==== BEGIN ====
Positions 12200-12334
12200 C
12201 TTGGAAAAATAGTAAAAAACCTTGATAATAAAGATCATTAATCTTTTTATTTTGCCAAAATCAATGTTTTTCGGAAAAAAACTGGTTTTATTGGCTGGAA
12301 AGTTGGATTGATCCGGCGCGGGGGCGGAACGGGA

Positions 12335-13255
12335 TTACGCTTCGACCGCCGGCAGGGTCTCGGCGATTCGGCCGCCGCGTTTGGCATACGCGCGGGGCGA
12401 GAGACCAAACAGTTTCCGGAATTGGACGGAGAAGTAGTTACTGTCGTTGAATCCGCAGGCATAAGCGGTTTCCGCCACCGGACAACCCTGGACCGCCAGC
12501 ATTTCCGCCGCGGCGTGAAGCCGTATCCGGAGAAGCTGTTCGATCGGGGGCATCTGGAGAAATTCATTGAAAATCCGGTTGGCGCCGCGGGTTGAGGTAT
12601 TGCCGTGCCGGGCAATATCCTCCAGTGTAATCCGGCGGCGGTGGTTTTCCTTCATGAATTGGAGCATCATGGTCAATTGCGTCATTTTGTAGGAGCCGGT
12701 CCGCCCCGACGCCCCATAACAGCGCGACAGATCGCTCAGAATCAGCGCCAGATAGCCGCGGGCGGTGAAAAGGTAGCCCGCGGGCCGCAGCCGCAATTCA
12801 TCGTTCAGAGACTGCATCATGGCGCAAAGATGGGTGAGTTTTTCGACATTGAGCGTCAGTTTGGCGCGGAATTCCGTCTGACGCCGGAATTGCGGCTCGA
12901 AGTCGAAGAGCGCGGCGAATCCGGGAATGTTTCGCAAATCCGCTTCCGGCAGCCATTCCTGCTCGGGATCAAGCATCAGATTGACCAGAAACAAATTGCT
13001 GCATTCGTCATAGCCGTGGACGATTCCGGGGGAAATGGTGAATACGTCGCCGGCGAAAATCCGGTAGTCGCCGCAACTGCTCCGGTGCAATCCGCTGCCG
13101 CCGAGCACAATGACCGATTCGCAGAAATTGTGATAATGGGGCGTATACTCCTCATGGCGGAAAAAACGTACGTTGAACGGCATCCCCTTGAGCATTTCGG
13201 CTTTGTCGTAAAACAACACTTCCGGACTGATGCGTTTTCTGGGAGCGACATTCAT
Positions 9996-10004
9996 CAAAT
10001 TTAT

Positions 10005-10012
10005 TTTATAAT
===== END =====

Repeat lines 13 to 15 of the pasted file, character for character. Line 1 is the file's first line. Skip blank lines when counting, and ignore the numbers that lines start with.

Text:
13001 GCATTCGTCATAGCCGTGGACGATTCCGGGGGAAATGGTGAATACGTCGCCGGCGAAAATCCGGTAGTCGCCGCAACTGCTCCGGTGCAATCCGCTGCCG
13101 CCGAGCACAATGACCGATTCGCAGAAATTGTGATAATGGGGCGTATACTCCTCATGGCGGAAAAAACGTACGTTGAACGGCATCCCCTTGAGCATTTCGG
13201 CTTTGTCGTAAAACAACACTTCCGGACTGATGCGTTTTCTGGGAGCGACATTCAT